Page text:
El Salvador: Sorry – war doch keine kommunistische Propaganda

Dienstag, Januar 17th, 2012

“El Salvador: Präsident entschuldigt sich für Massaker der Armee vor 30 Jahren

07:48 Uhr

In El Salvador hat sich der Präsident gut 30 Jahre nach einem Massaker der Armee an Dorfbewohnern entschuldigt. Mauricio Funes sagte, er bitte die Familien der Opfer um Vergebung für die abscheulichen Verstöße gegen die Menschenrechte. Der Staatschef sprach auf einer Gedenkfeier zur Unterzeichung eines Friedensvertrages zwischen dem Staat und linken Rebellen im Dorf El Mozote im Nordosten des Landes.

Dort hatten im Dezember 1981 Angehörige der Elitetruppe “Atlacatl” mehr als tausend Männer, Frauen und Kinder erschossen. Die Soldaten warfen ihren Opfern eine Zusammenarbeit mit den Rebellen vor. In El Salvador hatte es von 1980 bis 1992 einen Bürgerkrieg gegegeben. Dabei wurden etwa 80.000 Menschen getötet.”

 

(Quelle: DRadio Wissen.)

Siehe auch:

GUERRA DE EL SALVADOR _ EL MOZOTE (2_3)
El Mozote Massacre, 30-years ago today
The Truth of El Mozote
El Mozote — the US role

BRD: Die 3. Welt im 2. Weltkrieg (AUSSTELLUNG)

Donnerstag, September 22nd, 2011

“Ein vergessenes Kapitel der Geschichte

 

2wk

 
Millionen Soldaten aus Afrika, Asien und Ozeanien haben im Zweiten Weltkrieg gekämpft, um die Welt vom deutschen und italienischen Faschismus sowie vom japanischen Großmachtwahn zu befreien. Sowohl die faschistischen Achsenmächte als auch die Alliierten rekrutierten in ihren Kolonien Hilfstruppen und Hilfsarbeiter oftmals mit Gewalt. Hunderttausende Frauen waren Opfer sexueller Gewalt. Rekruten aus den Kolonien mussten sich mit weniger Sold, schlechteren Unterkünften und geringeren Kriegsrenten als ihre “weißen Kameraden” zufrieden geben. Weite Teile der sogenannten Dritten Welt dienten auch als Schlachtfelder und blieben nach Kriegsende verwüstet und vermint zurück.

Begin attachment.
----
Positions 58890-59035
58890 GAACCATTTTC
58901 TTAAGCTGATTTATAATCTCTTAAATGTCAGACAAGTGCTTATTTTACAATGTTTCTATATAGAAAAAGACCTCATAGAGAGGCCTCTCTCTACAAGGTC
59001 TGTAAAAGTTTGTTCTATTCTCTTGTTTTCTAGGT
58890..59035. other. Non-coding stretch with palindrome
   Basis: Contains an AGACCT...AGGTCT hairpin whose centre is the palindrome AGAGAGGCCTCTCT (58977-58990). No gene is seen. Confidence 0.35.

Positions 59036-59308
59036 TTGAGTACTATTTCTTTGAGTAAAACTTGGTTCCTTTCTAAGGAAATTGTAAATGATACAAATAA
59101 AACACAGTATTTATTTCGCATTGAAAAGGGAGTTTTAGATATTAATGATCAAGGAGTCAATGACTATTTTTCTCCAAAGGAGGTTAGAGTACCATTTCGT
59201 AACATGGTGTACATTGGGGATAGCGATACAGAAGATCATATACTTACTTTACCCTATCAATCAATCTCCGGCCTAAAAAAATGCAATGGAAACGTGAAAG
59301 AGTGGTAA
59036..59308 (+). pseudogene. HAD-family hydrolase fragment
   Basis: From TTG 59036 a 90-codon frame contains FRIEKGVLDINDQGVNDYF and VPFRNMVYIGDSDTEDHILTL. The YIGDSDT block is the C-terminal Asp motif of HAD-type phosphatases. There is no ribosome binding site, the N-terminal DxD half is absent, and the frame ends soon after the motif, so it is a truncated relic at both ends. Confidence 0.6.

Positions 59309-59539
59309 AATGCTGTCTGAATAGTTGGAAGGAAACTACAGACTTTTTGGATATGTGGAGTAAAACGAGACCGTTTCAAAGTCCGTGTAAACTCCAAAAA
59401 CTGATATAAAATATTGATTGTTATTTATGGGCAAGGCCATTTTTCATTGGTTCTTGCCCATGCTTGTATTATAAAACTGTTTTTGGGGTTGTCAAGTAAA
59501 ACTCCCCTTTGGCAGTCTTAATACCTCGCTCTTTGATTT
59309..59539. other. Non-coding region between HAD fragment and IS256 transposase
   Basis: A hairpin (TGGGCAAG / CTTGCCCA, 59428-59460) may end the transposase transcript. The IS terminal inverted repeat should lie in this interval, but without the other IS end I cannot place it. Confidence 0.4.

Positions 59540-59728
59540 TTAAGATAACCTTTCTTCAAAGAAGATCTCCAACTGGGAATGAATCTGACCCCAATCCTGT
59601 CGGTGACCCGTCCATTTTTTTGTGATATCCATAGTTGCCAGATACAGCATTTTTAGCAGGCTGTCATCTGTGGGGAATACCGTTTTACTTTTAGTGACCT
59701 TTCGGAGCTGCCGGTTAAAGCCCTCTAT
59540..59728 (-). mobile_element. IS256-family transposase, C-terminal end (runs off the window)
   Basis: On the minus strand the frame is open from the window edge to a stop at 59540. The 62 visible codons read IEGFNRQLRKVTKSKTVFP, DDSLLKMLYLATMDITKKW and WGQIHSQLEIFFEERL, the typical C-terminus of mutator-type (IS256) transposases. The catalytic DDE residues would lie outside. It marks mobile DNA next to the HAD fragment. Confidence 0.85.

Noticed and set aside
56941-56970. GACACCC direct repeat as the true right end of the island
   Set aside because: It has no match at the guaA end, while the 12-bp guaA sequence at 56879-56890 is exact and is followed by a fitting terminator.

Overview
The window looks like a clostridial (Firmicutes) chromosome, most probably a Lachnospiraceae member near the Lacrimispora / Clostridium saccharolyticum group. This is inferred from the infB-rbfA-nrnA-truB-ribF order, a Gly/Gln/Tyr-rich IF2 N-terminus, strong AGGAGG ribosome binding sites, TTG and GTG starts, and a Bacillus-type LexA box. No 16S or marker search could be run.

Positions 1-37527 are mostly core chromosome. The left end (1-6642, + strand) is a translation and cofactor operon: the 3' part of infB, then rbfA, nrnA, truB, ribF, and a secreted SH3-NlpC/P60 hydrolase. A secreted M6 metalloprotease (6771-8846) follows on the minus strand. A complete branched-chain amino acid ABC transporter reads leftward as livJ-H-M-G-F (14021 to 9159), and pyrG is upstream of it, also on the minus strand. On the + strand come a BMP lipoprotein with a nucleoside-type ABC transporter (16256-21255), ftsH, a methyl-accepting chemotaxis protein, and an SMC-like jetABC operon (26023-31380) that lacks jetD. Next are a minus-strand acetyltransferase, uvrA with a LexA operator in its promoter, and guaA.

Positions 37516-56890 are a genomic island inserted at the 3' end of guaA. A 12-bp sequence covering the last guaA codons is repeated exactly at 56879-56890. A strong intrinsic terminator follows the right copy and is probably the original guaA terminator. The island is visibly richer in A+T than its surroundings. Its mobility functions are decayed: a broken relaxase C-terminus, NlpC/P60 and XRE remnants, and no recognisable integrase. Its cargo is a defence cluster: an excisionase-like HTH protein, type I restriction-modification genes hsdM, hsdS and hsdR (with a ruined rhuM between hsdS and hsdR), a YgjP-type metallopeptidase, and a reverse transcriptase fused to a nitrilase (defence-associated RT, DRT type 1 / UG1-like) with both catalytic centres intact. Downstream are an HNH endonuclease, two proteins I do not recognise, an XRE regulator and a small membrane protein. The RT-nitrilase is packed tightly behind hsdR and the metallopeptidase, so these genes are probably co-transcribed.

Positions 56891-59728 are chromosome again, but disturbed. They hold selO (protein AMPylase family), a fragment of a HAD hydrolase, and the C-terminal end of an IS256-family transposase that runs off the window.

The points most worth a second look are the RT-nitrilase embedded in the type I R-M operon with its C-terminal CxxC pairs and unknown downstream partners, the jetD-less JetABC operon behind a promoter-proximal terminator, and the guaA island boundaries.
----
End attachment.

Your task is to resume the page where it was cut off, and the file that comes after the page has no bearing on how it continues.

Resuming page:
Doch so gravierend die Folgen des Zweiten Weltkriegs in der sogenannten Dritten Welt auch waren, in der hiesigen Geschichtsschreibung kommen sie nicht vor.
Dies zu ändern ist das Ziel dieser Ausstellung, die vom Rheinischen JournalistInnenbüro in Köln und vom gemeinnützigen Verein Recherche International e. V. getragen wird und in Essen von der Volkshochschule sowie von EXILE Kulturkoordination e. V. präsentiert wird.
Die Ausstellung umfasst historische Fotos und Dokumente mit erläuternden Texten sowie Hör- und Filmstationen.

Ausstellung und Begleitprogramm
vom 22. September bis 13. November 2011
Volkshochschule Essen, Burgplatz 1
Ausstellungsfoyers 2., 3. und 4. Etage

 

Öffnungszeiten:
22. September bis 13. November 2011, montags bis freitags sowie
am Samstag, 8. Oktober und 12. November, jeweils 9 bis 21 Uhr,

Sonntag, 9. Oktober und 13. November, 9 bis 18 Uhr

 

‣ Den Flyer (PDF) zur Ausstellung erhalten Sie hier.

‣ Eine begleitende Internetseite liefert weitere Informationen.

Siehe auch:

Geschichte der “Geschichtslosen”